The cover artwork features a photograph of two young children sporting Venom singlets but it looks like they’ve just taken the negative of the photo which creates an eery & quite demonic looking result. The boy shown here is actually drummer Abaddon’s son while the girl is producer Keith Nichol’s niece & I think the image has the desired effect as it nicely ties in with the album title & the band’s evil image but doesn’t look too flashy. The record would again be released through Neat Records who front man Cronos had a strong affiliation with after working there for many years, & producer Nichols had been responsible for producing all of the Venom albums to date so it would have been a comfortable recording environment for the band.

But the result of the efforts would seem to be a strange outcome really. From the very first second of the opening track it becomes plainly obvious that Venom have returned to the dirtier, grimier sound of their first two outings, only this time they’d pushed the threshold a fair bit further as the production on “Possessed” could only be described as atrocious. The rhythm section is far too loud in the mix (particularly the drums) with Cronos seemingly struggling to find room for his vocals & Mantas’ fuzzy rhythm guitars being completely lost in the mix although his solos are often afforded far too much volume & come across as completely overpowering at times, despite the fact that there are no rhythm guitar tracks underneath them. All of this leaves a good portion of the tracklisting sounding like a complete mess with the unbalanced mix ensuring that Venom’s already fairly loose performances would struggle to obtain anything close to cohesion. But I don’t think that any of this was just bad luck mind you. I’d be very surprised if the band & their management hadn’t decided to employ as dirty a sound as possible in order to try to recoup some of their lost street cred following the failure of “At War With Satan” to fully capture acceptance from the underground metal market. 

As with the production, the song-writing has returned to the shorter, simpler style of the band’s early material with 13 songs being included on the tracklisting. Fans would have felt that the combination of Motorhead styles rock ‘n’ rollers, up-tempo speed metal bangers & more traditional heavy metal numbers felt quite familiar as it was nothing new for Venom. Drummer Abaddon still can’t play his instrument with his excessive volume in the mix helping to further highlight his obvious technical deficiencies. Particularly in the double kick work. It’s pretty surprising that he hasn’t improved more over the four years since “Welcome To Hell” but perhaps that’s been contributed to by the minimal amount of live shows the band had taken part in by this point in time. I’m not sure it really matters though as these inadequacies are half the fun of a Venom record. But in saying that, the improvement in Mantas’ lead work is quite striking. His solos are now much more accomplished & he doesn’t shy away from showcasing his newly found chops. Unfortunately for him, I do think that his more refined & melodic approach does clash with Venom’s overall image a bit. Cronos on the other hand, is his usual charismatic self & his overall contribution is high quality. Particularly his powerful bass playing which sees him portraying a new level of confidence in his instrument that’s only enhanced by his excessive presence in the mix.  Unfortunately his vocal performance is substantially nullified by the very same production flaw & this leaves Venom’s main attraction sounding noticeably muted.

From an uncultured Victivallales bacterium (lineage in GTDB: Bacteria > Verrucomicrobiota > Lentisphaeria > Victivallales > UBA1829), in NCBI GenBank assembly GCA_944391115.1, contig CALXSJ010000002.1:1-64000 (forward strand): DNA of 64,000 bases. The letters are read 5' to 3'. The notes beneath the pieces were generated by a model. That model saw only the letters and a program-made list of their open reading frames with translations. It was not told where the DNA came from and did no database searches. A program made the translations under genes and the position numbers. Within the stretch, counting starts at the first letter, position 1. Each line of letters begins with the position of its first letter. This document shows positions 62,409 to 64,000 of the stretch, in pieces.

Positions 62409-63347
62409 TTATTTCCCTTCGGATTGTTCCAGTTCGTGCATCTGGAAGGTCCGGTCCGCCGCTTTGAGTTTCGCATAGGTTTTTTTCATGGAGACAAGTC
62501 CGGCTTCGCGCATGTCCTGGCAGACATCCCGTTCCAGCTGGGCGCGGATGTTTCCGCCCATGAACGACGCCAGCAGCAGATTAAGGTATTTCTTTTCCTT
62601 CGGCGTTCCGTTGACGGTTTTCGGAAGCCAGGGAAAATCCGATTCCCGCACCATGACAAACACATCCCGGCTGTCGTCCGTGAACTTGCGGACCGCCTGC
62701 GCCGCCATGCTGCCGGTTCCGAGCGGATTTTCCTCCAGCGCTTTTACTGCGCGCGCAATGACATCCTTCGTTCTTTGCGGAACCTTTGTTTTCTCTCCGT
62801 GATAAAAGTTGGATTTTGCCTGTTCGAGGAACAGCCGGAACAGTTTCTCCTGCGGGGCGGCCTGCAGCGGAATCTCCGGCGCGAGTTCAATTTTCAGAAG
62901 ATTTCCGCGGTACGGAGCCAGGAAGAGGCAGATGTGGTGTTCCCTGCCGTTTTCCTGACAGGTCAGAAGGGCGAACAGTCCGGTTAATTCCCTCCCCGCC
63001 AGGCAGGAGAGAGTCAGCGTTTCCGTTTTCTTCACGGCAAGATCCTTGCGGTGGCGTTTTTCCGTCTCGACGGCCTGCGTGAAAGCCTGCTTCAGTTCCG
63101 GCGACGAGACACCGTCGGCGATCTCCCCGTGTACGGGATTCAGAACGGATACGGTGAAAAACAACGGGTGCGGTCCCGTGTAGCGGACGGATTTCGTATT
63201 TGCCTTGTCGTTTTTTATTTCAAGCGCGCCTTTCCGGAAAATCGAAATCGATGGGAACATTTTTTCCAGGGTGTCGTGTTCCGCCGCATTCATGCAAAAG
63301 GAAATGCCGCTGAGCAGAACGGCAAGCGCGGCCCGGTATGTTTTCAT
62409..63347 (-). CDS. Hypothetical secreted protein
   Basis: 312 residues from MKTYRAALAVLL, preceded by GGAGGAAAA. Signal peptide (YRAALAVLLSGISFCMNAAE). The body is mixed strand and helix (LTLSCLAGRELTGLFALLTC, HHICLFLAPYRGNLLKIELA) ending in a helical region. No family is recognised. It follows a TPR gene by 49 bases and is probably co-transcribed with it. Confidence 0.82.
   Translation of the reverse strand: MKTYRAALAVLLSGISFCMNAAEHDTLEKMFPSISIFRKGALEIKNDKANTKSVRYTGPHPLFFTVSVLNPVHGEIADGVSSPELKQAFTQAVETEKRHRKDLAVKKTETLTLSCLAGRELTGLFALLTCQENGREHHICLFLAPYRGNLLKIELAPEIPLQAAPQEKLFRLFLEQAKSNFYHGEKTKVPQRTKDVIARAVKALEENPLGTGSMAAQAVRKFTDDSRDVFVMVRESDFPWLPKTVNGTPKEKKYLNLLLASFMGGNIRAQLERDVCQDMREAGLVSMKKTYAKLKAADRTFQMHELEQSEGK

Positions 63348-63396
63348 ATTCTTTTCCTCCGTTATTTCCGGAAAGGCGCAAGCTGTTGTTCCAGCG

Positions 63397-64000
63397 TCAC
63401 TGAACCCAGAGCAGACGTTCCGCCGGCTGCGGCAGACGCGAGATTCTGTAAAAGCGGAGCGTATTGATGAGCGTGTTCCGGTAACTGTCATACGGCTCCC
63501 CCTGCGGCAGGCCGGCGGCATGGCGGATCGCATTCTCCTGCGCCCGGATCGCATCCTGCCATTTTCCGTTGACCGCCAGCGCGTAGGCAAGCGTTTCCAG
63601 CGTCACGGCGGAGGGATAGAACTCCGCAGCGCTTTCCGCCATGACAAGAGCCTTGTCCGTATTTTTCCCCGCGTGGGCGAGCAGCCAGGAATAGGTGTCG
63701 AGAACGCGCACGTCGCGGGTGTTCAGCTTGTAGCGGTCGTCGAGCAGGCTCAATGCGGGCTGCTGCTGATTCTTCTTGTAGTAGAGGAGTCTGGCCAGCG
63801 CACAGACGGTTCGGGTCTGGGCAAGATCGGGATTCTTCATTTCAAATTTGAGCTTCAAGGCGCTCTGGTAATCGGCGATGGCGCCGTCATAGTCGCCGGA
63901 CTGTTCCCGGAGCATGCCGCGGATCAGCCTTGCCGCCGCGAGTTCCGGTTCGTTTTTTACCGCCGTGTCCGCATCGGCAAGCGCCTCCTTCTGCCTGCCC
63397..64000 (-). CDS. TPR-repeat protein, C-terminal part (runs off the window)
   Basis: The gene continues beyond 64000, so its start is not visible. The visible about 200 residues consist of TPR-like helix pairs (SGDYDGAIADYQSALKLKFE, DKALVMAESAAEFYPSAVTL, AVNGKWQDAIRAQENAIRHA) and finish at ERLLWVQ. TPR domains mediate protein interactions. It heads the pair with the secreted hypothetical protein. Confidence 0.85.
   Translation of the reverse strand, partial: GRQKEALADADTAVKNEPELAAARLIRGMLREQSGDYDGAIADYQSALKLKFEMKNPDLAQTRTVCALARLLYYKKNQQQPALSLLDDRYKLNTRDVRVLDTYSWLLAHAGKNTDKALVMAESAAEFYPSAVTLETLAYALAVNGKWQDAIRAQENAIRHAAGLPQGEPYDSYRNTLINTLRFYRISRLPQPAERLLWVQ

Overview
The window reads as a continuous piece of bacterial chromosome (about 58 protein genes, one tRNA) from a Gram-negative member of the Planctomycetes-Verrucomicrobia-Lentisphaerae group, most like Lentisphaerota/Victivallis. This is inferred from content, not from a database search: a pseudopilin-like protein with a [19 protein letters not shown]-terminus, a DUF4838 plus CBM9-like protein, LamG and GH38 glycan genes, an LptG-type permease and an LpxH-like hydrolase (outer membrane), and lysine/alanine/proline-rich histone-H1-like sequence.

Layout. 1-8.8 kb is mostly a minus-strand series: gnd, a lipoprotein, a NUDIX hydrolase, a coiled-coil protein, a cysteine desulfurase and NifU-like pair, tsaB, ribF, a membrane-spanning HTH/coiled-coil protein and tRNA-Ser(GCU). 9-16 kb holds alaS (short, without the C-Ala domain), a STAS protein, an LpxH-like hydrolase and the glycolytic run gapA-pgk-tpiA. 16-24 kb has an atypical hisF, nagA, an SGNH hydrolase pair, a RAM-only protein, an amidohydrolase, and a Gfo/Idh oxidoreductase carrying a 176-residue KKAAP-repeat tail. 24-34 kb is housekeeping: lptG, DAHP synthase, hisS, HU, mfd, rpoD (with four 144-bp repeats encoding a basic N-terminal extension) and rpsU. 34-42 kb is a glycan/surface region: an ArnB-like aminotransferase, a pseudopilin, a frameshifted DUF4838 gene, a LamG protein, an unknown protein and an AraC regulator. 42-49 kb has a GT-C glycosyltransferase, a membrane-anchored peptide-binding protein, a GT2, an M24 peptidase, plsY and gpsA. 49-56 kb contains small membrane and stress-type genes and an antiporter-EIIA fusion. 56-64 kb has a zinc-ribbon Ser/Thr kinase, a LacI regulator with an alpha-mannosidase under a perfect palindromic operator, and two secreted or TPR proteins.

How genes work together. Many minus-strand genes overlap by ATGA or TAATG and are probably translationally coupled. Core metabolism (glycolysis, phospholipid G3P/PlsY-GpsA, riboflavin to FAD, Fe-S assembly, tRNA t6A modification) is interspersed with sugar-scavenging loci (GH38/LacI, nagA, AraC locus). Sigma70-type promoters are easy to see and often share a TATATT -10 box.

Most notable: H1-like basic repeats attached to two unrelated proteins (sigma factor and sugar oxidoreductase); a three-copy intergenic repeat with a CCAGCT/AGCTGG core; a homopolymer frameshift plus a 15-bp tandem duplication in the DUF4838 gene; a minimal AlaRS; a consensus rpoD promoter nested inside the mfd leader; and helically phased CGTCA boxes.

“Possessed” would receive mixed reactions from fans & critics with even the many die-hard fans of Venom’s earlier works struggling to get onboard with the new material. The common consensus online seems to be that the band had lost their mojo as far as the song-writing goes but I disagree with this theory. I honestly don’t think the quality of the song-writing is anything majorly different to what we’ve heard from Venom before. It’s just that it’s not presented in an appropriate fashion with the hooks being lost in an inadequate lo-fi production job which highlights Venom’s weaknesses over their strengths. I mean a lot of this material was actually written before “At War With Satan” ever hit the shelves so you shouldn’t expect any major overhaul of their traditional style here.  

Sadly, the failure of “Possessed” to make the commercial impact that the band had hoped would signal the end of Venom’s classic period & also erased any chance of them going on to be held in as high a regard as the thrash heavy weights they’d influenced. This was the critical moment for Venom’s careers & they blew it. It would appear that Mantas could see that because he left the band to pursue a solo career shortly afterwards but not before Venom could record one more studio album in the as-yet-unreleased “Deadline” record. Mantas would return to the fold a few years later but it’s well documented that he was unimpressed with the result of the “Possessed” record.